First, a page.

"He had such a beautiful voice that Count Basie wanted him to come sing with him," Torres said. "It was devastating."

Without Donnie, the band reformed as The Vampires. They found more success, and with that came more drugs and degradation, Torres said.

"It isn't anything you plan on. You get caught up. It's part of the environment," he said.

The young musicians were invited to hang around and party with performers who had been their idols.

"When I saw that they were doing drugs, I thought, 'Well, that must be cool, because they're cool.' Now and then I would feel a sense of guilt, but I was so young and I wanted to be rich and famous. I felt I had to accept the bad things as part of the package."

One all-night drug party stands out in Torres' memory.

"When we were all high, someone raised the question, 'Who is God?' We talked about that all night. And I remember thinking then, 'If there is a God, I'm really in trouble!'" It frightened him so much, he said, he pushed the thought away.

Eventually, he was invited to audition with Bill Haley and the Comets, and he got the job. He was happy for a lot of reasons, he said, including his belief that with this band there would be no drugs.

"They were so reputable, and I thought surely they were not involved in that depth of wickedness.

"I was wrong. One of the band members had a $200 a day drug habit, which was a huge amount of money in the '60s. After the concerts, he would lock himself in a room and do drugs." Though Haley was not involved with drugs, Torres said, he frequently overindulged in alcohol.

Torres increasingly struggled with ambivalent feelings about his so-called success. "I would feel a void. I tried to fill it with alcohol and drugs, but that just wasn't working. "

Shortly before he was due to leave on a major tour with the band, he went home to New York, where things had changed considerably among his brothers. One had become Christian, joining the Seventh-day Adventist Church.

"He talked to me about the coming of Christ and it infuriated me," Torres recalled. "But I could see he was different now. There was a peace about him and he didn't need to go fight or carouse."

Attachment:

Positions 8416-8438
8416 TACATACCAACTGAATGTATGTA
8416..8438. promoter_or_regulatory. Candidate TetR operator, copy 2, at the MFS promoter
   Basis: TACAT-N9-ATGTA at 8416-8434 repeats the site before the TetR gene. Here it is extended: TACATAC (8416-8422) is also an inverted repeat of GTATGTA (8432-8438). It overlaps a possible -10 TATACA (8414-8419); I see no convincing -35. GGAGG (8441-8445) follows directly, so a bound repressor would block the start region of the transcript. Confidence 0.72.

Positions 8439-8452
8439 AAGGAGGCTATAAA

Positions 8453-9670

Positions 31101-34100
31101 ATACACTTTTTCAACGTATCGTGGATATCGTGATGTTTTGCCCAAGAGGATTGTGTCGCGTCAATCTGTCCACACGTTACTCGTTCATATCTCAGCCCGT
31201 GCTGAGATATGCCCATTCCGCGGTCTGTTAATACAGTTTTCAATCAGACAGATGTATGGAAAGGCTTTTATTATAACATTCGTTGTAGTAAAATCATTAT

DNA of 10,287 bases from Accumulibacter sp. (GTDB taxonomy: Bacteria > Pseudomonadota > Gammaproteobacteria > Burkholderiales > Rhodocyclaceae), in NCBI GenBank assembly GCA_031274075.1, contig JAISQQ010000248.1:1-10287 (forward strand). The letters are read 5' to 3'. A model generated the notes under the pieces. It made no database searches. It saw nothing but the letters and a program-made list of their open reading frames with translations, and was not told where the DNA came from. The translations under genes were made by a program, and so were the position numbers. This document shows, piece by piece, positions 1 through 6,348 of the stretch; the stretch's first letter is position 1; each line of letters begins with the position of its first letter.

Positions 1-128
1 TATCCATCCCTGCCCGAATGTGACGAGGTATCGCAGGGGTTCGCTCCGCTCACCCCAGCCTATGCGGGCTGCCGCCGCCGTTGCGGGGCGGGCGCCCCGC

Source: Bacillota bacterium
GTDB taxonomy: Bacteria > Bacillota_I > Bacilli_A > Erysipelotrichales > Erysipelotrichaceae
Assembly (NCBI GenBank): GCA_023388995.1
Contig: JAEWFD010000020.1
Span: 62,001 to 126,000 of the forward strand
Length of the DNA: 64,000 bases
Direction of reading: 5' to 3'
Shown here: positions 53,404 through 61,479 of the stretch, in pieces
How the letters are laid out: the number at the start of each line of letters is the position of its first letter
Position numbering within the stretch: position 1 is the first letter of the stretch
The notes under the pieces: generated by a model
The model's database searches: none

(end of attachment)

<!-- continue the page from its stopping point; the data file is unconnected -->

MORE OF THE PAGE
Still, Torres refused to allow his brother to speak of religion. Then another of the brothers was baptized, and Torres reluctantly went to the service out of respect.

"After he was baptized, my brother, who had seen and done terrible things in our gangs, and had seemingly felt nothing over them, he cried!" Torres said. He left that service wondering about Christianity.

"I wondered if it was possible for me to change," he said. "But outwardly, I still argued whenever they tried to talk to me about it."

He figured he could put those thoughts on hold until after his world tour with The Comets, but the tour was postponed. While he was waiting, he went to a dance in his old neighborhood.

He went up to the balcony and looked down at the scene. "I realized it was all empty, all vanity," he said.

At 21, he took the first step toward a new life.

I asked, "'God, if you're there, do for me what you did for my brothers.' I prayed, I felt guilt and I cried for the first time in years ®¢ it was as though I had had no feeling for years ®¢ and I asked forgiveness."

He quit his job with the band and wrote that fateful letter to the draft board.

He has been a Seventh-day Adventist pastor, and more recently an evangelist, ever since graduating from Union Pacific College. He married, and his wife has been an important partner in ministry.

His brothers and mother all became Seventh-day Adventists.

"Two of us are pastors and others are teachers. Our mother lived to see that, and it made her very happy."

Torres and his wife live in Laurelwood, near Gaston. His wife, Carol, is the president of Mission College in the former Laurelwood Adventist Academy facility there. The couple has three grown children and five grandchildren.

He is working in evangelism and has written several books, including "Left Behind or Sincerely Taken?", that he hopes will help others.

"I spend much of my time trying to encourage young people," Torres said. "I'm trying to help people find new hope. The Bible wants us to have hope.

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Guest enzo ciminiello

testimony is a very powerful yet simple way to lead others to Christ. There is so much hope here. I encourage all of you to share your testimony